Teamsters President James P. Hoffa Jr. similarly recognized Homendy’s background value, recruiting her in 1999 to research and write on international trade issues. Her growing resume led to her hiring in 2004 as Democratic staff director for the Subcommittee on Railroads, Pipelines and Hazardous Materials, succeeding Frank Mulvey, who had been Senate-confirmed to the Surface Transportation Board. Full immersion in rail legislative issues followed.

Within three years, T&I’s most senior Democrats—Minnesota’s Jim Oberstar, West Virginia’s Nick Rahall and Oregon’s Peter DeFazio—gave Homendy liberty to draft and help negotiate what became the most significant rail bills of the decade: the 2008 Rail Safety Improvement Act, mandating implementation of Positive Train Control, limiting train crew hours of service and tightening training standards; and the 2008 Passenger Rail Investment and Improvement Act (PRIIA), instructing the Surface Transportation Board to establish metrics and standards for Amtrak passenger trains hosted on freight railroad tracks. 

By 2017, Homendy’s name—based on her increasing grasp of highway, maritime, pipeline and rail safety issues—was well-known across Capitol Hill. When asked if she would be interested in a DOT appointment, she rejected the opportunity—choosing to stay with the new Chair, Peter DeFazio: “No, I’m into safety.” Her goal, an NTSB appointment, soon followed.

Senate confirmation quickly followed Homendy’s NTSB nomination. Since her elevation in 2021 to chairperson, she has become a familiar face on television news following major transportation accidents—swatting away speculation; defending the sluggish nature of diligent science-based investigation. 

She can be provoked, as she was when Jefferies sought to monopolize a congressional-hearing microphone. Elsewhere, in a quiet evening setting amidst sips of hot tea, came a high-decibel “damn right, it’s possible” response to a question of whether zero transportation fatalities are attainable. It’s accomplished, she said, through NTSB “investigations and recommendations that, if implemented, would prevent injuries and save lives.” 

“Accidents caused by human factors constitute the largest category [in rail]. Those who rely on human error as [an accident’s] cause aren’t seeing the full picture. Are federal regulations adequate to protect the public? Are [rail suppliers] doing enough? Is management doing enough?”

That NTSB has no statutory authority to implement its recommendations is not troubling, Homendy said, as modal agencies such as the Federal Railroad Administration (FRA) “can determine if and how to implement them, ask for reconsideration or choose an alternative.” Frustration is perceivable, however, as almost 200 NTSB rail safety recommendations either await action by DOT and FRA, or were “closed with unacceptable [to NTSB] action.”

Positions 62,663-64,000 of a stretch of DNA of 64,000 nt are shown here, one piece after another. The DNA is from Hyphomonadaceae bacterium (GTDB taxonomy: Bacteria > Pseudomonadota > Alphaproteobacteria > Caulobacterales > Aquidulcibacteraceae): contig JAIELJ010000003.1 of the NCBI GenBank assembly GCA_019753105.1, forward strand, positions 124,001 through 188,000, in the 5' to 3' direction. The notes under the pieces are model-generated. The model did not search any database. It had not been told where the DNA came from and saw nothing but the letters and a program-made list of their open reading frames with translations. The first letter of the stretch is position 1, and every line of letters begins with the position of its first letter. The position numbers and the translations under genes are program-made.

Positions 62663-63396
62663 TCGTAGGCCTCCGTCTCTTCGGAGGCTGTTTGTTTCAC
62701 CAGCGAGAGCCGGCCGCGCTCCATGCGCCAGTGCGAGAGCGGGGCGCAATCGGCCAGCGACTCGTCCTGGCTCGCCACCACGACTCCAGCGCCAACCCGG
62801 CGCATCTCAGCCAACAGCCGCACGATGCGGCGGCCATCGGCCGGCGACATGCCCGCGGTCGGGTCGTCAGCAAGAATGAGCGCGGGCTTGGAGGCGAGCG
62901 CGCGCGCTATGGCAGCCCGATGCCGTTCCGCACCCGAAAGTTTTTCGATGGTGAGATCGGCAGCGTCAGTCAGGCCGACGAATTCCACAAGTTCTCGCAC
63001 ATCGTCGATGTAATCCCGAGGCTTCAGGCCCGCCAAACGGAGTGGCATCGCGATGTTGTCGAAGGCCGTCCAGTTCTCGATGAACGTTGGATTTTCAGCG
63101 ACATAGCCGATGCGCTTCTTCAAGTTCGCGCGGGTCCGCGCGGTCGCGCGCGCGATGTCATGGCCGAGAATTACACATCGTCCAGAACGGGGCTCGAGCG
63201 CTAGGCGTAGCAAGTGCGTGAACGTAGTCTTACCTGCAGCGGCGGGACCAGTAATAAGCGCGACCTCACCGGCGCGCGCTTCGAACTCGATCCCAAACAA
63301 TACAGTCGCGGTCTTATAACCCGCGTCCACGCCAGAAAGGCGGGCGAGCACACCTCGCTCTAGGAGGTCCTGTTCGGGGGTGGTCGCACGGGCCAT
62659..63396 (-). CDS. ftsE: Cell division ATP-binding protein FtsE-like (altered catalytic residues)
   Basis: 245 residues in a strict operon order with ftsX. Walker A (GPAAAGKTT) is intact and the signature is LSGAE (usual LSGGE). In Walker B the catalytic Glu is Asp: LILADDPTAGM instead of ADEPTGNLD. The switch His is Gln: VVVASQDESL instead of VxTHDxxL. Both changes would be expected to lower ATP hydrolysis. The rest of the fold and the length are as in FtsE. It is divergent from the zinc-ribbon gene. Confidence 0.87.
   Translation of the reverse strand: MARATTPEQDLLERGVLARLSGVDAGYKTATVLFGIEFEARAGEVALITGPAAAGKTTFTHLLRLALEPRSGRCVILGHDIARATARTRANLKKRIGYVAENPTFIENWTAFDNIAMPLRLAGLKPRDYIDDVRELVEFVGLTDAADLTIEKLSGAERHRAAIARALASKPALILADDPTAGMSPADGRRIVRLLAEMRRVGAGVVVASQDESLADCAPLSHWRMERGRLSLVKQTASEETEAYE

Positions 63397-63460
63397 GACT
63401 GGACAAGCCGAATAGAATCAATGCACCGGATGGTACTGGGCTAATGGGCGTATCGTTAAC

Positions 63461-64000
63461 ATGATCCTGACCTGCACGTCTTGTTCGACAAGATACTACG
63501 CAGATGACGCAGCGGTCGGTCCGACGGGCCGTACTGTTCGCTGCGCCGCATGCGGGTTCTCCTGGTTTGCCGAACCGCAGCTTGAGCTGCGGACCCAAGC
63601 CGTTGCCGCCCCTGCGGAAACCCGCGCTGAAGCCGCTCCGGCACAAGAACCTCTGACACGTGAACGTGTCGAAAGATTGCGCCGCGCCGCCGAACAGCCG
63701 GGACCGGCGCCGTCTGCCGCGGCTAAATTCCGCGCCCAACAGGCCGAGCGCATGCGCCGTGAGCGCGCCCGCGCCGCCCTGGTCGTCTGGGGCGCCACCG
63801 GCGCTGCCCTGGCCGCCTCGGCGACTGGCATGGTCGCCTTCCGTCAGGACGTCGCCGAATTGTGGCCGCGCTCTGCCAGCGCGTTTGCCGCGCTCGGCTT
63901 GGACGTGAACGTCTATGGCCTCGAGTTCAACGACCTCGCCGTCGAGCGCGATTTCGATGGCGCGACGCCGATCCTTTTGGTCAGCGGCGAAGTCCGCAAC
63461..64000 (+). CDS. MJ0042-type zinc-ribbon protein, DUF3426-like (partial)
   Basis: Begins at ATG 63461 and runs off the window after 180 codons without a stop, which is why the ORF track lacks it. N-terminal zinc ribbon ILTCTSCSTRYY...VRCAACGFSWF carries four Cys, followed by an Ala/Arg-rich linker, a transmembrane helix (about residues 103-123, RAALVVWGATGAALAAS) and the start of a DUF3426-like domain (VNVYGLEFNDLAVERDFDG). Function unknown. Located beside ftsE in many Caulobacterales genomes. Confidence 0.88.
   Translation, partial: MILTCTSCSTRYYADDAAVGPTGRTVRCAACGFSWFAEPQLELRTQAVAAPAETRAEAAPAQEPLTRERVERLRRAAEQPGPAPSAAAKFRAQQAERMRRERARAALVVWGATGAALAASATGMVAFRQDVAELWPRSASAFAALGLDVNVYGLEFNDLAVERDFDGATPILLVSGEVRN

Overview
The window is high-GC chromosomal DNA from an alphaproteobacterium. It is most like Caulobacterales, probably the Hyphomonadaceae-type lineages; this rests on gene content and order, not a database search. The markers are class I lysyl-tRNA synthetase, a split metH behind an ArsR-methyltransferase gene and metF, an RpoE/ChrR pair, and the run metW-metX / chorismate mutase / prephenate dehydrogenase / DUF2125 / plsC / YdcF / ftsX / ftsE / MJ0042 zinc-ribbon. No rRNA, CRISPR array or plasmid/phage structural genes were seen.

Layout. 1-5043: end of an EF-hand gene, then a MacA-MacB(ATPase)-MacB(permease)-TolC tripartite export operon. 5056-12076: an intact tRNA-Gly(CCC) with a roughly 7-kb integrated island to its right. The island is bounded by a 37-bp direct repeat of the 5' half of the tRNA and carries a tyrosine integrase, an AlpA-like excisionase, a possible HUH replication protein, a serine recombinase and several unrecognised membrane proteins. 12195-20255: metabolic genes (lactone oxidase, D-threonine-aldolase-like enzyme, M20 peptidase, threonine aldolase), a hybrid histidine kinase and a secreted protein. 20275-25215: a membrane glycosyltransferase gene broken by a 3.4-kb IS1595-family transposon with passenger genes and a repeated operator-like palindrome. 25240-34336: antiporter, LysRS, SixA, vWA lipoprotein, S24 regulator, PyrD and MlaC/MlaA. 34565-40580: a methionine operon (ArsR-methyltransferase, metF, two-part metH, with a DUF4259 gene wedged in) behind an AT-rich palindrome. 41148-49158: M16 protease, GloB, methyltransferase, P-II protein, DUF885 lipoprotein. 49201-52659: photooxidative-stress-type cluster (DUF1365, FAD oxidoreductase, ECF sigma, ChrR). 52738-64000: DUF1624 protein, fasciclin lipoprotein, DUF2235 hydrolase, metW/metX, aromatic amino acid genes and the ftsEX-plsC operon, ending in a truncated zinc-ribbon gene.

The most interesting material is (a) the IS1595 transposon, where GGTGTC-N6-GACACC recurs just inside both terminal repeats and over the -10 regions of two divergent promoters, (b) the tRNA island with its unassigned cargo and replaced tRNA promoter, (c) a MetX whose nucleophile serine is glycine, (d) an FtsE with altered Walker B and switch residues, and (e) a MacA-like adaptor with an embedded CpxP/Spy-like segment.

On Capitol Hill, where “no comment,” or “I’ll get back to you” is the verbal currency of legions of decision makers skulking from accountability, Homendy accepts that the “buck” stops at her desk. Among her shared convictions:

  • “Accidents caused by human factors constitute the largest category [in rail].”
  • “Those who rely on human error as [an accident’s] cause aren’t seeing the full picture. Are federal regulations adequate to protect the public? Are [rail suppliers] doing enough? Is management doing enough?”
  • “Everybody who could possibly have prevented an accident has a duty to take action to prevent that from happening again.”
  • “We recommend freight railroads [as are passenger railroads] be required to install inward-facing cameras and collect 12 hours of continuous audio and video.”
  • [Training of conductors and engineers] “should be on equipment that they will use and on the exact territory where they will be operating.”
  • “Technology is a game changer when it comes to safety, but it should be used to supplement humans, not to supplant them.”
  • “NTSB has no position on minimum crew size. We told FRA to collect data.”
  • “We should all strive for shifting passenger and freight transportation from our deadly roadways to far safer modes, like rail.” 
  • “We recommend that that FRA include union participation in its accident investigations [as does NTSB].”
  • “Grade crossings are among the deadliest spaces in our rail system … the rate of collisions per million train-miles has increased by 34% over the past decade.”
Frank N. Wilner, Capitol Hill Contributing Editor

If there is a maxim to be posted above the entry to the NTSB chairperson’s office suite, it might be words of Roman poet Virgil (70-14 B.C.): “Fortunate is he who understands the cause of things.”

Wilner’s new book, Railroads & Economic Regulation, is available from Simmons-Boardman Books at, 800-228-9670.